LEADERSHIP THROUGH THE YEARS
Marion Furlong, remained in the leadership role of the organization until 2000. During her 43-year tenure she demonstrated a progressive spirit, always thinking outside the box in the providing of employment services for individuals with disabilities. Under her leadership the organization provided job training, vocational evaluations and assessments, mobile work crews, enclaves, and home and community-based support. Upon Marion’s retirement Alice Sankey was hired to take over the helm of Lark Enterprises, Inc.
Alice Sankey brought a strong background in the MH/MR system, ranging from direct service to administration and leadership. Alice’s knowledge in grant writing and service design allowed Lark to venture into transition services for students completing their educational programs. Alice also encouraged the development of supported employment and home and community services. Upon Alice’s untimely passing the Board of Directors conducted a search looking for someone with the background and experience to position Lark for the future. That search culminated in the hiring of Susan Lautenbacher, Ph.D. Susan brought to the endeavor a comprehensive background in disabilities services. Like Marion, she entered this world because of a child with a disability. Once again, the leadership role at Lark was held by someone with a parent’s understanding of life with a disability.
Under Susan’s tenure, Lark has continued in its position as a leader in the providing of services for individuals with intellectual and developmental disabilities (IDD). The administrative team and staff have been working diligently on a model of person-centered services based in the community-at-large. This model ensures that individuals with disabilities are not only receiving their services in the community, but are becoming fully accepted members of the community. In this approach individuals are finding and maintaining employment in local businesses and industry in the greater five county area of western Pennsylvania. Lark is focusing the time spent by clients in Lark facilities as training time for community-based employment or as employment at no less than minimum wage in one of Lark’s social enterprises. The changes in our focus are reflective of the overall changes in Home and Community Based Services. The changes to our programming is driven by our commitment to our people, as well as state and federal regulations. These changes are resulting in another period of growth for Lark.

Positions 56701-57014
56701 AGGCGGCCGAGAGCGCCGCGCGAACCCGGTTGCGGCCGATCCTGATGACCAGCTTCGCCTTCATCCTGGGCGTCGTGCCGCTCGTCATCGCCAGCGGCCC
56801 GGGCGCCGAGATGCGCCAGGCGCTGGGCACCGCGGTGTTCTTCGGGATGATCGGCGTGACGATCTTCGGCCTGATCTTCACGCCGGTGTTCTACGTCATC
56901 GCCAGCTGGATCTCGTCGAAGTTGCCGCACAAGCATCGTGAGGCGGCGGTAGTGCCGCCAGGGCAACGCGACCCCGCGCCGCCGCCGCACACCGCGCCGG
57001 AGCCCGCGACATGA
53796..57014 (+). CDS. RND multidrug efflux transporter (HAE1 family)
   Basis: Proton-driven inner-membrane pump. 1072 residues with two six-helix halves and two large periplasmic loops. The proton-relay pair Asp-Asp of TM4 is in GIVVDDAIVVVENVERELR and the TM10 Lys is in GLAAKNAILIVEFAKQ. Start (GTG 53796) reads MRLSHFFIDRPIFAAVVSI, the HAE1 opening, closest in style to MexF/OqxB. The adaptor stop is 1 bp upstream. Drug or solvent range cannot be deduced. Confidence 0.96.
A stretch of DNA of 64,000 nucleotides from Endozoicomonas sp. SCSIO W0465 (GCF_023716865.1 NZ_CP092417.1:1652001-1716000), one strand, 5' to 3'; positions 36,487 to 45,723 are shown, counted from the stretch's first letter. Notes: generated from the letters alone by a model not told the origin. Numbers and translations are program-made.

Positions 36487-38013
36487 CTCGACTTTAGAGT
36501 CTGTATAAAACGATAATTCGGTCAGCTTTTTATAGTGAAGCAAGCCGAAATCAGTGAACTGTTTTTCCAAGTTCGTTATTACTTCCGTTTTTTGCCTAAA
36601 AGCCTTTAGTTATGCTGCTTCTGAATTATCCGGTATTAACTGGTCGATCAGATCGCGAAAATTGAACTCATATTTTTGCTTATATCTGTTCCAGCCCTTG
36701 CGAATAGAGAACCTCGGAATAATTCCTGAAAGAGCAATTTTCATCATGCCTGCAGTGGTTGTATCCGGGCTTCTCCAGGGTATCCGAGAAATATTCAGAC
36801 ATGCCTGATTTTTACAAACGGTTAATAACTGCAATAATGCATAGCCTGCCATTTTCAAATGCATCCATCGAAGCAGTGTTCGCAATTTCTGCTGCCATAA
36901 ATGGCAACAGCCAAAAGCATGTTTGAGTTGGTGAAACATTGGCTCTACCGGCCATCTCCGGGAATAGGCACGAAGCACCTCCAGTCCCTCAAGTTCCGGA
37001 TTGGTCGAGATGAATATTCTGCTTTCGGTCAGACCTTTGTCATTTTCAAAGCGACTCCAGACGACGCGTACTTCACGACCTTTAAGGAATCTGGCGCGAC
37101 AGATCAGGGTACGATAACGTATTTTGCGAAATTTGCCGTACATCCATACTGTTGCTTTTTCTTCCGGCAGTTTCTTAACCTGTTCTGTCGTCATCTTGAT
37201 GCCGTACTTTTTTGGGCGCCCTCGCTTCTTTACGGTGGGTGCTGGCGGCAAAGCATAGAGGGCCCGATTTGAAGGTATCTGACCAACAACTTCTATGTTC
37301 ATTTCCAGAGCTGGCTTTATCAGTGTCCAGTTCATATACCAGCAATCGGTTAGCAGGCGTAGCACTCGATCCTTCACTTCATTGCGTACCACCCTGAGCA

PERIOD OF TRANSFORMATION
Through the years, this continued growth has transformed Lark Enterprises into a multifaceted operation serving over 300 clients.
Lark serves the community through the service lines of Community Participation Support, Small Group Employment, Supported Employment, In Home and Community Support and Behavior Support. We also serve the community by carrying out tasks for a multitude of businesses and industries in the area. Our clients have become mobile and are now out and about working within the community in places such as our janitorial services, our recycling services or as license technicians at the New Castle and Beaver Falls PennDOT Photo ID centers. Clients have also been hired at local food eateries and college cafeterias, in large retail and grocery stores, a document storage and maintenance facility, a hardware store, a local hospital, a large manufacturer of molded plastics and many other locations. We operate a full-service UPS Shipping Center.
Additionally, Lark operates its recycling program for small-to-medium-sized businesses. We produce custom printed apparel for all occasions. We manufacture ANSI-Compliant Class II t-shirts and safety wear with reflective tape for the Pennsylvania Department of Transportation (PennDOT).
And, yes, we’re still subcontracted by regional businesses and industries for packaging or assembly services.
Our businesses are staffed by well-trained people happy to be a part of a thriving enterprise whether at Lark or out in the community. Their stories and their perseverance lift the spirits of everyone near them.
Every day, the staff at Lark is committed to expanding our community connections and helping those with disabilities achieve independence. This is truly our happy place. There is a reason our employee retention rate is so high and we’ve had just 3 CEOs since 1957.
Today we are more excited than ever about where Lark Enterprises is headed and how we may further enrich the lives of adults with disabilities and special needs while simultaneously serving a community that embraces them.